Wherever possible, pregnancy must be anticipated in women with Gaucher disease, as pregnancy can worsen signs of the disease. For example, worsening of thrombocytopaenia and coagulation disorders could lead to post-partum haemorrhage and induce bone pain.1 Skeletal manifestations can also be exacerbated in pregnant patients with Gaucher disease.2 Moreover, the signs and symptoms of Gaucher disease may have an impact on pregnancy and birth. Hepatosplenomegaly may be massive and could affect the normal growth of the pregnancy, and bleeding tendency could become critical during and after birth. Bone involvement in Gaucher disease, such as avascular necrosis of the hip joints, may also affect the choices of mode of delivery.3 However, women with Gaucher disease should generally not be discouraged from considering pregnancy, unless there are clear contraindications, such as moderate-to-severe pulmonary hypertension, which is rare in Gaucher disease, or comorbidities that are unrelated to the disease.4,5
What are the recommendations for managing pregnant patients with Gaucher disease?
As outlined in Granovsky-Grisaru et al. Eur J Obstet Gynecol Reprod Biol 2011, a group of experts in Gaucher disease reviewed current practices in the management of pregnancy in women with the disease. The experts agreed upon recommendations with the aim of helping clinicians to optimise the care of patients with Gaucher disease during pregnancy and delivery.5
Pregnancy and delivery
Firstly, the possible complications of pregnancy should be explained to patients with Gaucher disease, and, if possible, patients should be assessed in centres experienced in the management of the disease. Patients with Gaucher disease who have comorbidities should be individually assessed, and guidelines for that specific comorbidity should be followed; all medications should also be reviewed to assess compatibility with pregnancy. The genetic inheritance of Gaucher disease should be explained, in addition to carrier testing and prenatal screening, and genetic counselling should be made available.5
A multidisciplinary approach to pregnancy management is recommended; an anaesthetist, haematologist, obstetrician and orthopaedic specialist may need to contribute to the birth plan, alongside the Gaucher disease expert, who should be in regular contact with the patient. It is recommended that for patients who do not attend a major Gaucher disease centre, access to such a centre should be given. There is no additional requirement for routine antenatal monitoring of the foetus during pregnancy compared with non-Gaucher disease pregnancies.5
During the first antenatal appointment, a comprehensive assessment of the patient and a drafting of the birth plan should be discussed. Factors to consider in the birth plan include5:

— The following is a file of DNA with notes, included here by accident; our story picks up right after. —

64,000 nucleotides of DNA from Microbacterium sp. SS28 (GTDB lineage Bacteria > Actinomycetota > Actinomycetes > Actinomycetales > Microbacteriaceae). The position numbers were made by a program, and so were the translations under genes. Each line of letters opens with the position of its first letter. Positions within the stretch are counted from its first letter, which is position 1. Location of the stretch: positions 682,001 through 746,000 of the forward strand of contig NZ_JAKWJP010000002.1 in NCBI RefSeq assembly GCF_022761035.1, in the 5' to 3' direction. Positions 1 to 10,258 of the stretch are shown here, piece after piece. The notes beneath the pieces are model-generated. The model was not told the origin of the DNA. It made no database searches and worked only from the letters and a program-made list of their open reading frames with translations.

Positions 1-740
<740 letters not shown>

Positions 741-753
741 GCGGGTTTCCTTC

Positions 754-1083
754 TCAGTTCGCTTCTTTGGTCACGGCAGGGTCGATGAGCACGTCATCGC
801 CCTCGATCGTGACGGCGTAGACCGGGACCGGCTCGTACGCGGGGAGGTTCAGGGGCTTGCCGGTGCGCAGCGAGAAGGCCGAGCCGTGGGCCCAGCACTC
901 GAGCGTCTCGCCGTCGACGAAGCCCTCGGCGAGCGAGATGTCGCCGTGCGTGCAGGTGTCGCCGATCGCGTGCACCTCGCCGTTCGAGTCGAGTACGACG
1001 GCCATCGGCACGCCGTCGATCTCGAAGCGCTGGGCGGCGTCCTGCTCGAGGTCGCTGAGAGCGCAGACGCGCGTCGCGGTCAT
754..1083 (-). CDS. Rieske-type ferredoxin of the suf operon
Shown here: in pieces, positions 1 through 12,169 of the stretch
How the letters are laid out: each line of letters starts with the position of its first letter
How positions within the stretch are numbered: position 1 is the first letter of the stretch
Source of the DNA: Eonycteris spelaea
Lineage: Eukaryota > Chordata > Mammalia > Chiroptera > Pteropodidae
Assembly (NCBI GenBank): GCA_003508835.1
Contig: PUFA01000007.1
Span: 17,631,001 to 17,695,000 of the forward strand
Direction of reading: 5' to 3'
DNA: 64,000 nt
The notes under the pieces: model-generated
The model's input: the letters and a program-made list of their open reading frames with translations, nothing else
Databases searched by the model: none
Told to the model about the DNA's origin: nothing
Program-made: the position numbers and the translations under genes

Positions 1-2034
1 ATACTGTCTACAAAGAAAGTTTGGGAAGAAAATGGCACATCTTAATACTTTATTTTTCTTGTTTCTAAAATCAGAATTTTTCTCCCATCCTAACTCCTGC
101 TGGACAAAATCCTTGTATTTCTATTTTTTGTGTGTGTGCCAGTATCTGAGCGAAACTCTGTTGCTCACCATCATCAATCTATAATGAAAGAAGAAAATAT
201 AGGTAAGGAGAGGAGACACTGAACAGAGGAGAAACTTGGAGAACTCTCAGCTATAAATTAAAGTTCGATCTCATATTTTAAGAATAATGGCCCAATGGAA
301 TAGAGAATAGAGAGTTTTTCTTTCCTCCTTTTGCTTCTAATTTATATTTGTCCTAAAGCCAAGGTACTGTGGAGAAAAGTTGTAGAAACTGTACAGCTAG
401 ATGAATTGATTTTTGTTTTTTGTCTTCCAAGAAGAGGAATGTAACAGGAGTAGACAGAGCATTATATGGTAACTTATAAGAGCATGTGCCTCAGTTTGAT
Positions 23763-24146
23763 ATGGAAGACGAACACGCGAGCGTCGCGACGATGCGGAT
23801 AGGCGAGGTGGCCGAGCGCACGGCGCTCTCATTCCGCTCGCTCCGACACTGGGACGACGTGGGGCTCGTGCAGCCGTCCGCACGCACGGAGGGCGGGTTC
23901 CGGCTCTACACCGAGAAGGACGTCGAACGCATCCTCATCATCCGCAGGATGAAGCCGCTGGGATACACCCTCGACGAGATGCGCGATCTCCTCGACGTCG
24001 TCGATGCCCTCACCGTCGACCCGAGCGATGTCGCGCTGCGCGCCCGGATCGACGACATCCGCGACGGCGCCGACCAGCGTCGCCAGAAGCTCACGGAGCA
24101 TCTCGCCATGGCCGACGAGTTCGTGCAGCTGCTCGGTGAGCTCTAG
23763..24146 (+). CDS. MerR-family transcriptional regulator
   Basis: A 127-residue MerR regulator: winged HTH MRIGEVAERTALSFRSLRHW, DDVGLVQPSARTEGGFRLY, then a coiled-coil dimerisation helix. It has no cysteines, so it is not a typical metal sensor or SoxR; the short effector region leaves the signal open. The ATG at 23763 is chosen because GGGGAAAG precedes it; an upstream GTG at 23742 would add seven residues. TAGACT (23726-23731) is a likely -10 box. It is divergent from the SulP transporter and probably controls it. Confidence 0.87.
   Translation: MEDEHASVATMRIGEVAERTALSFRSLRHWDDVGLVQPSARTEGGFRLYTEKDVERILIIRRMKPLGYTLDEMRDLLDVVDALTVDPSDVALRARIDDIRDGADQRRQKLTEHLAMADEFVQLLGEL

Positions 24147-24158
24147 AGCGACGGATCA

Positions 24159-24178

- Preferred location of delivery
- Mode of delivery (including the possibility of an emergency caesarean section delivery)
- Pain-relief options (with specific discussion on epidural analgesia)
- Any limitations that may affect delivery.
It is not recommended that women with Gaucher disease have a home birth, even if they are asymptomatic, as they must have immediate access to blood transfusions from medical centres.5
Unless otherwise indicated, assessments during the second trimester should be conducted in accordance with local standard-of-care policies. The medication and nutritional status of the patient should be reviewed, and a dietary consultation before mid-pregnancy is advised; calcium, folic acid, iron and vitamin B12 supplementation is recommended if needed.5
Ideally, the third trimester assessment should take place in a centre with experience in the management of Gaucher disease. However, if this is not possible, then the assessment may be carried out locally, with the results communicated to a Gaucher disease centre. During this assessment, standard tests should be conducted, in addition to a risk-of-bleeding assessment (blood counts, coagulation profile and platelet-function tests). If blood clotting parameters are normal, it is recommended that the obstetrician may continue to follow-up with the patient. However, if these parameters are abnormal, follow-ups should include an expert in Gaucher disease, or a haematologist. It may also be beneficial for the patient’s obstetrician and Gaucher disease expert to discuss specific aspects of the delivery in the context of the disease, with recommendations included in the birth plan.5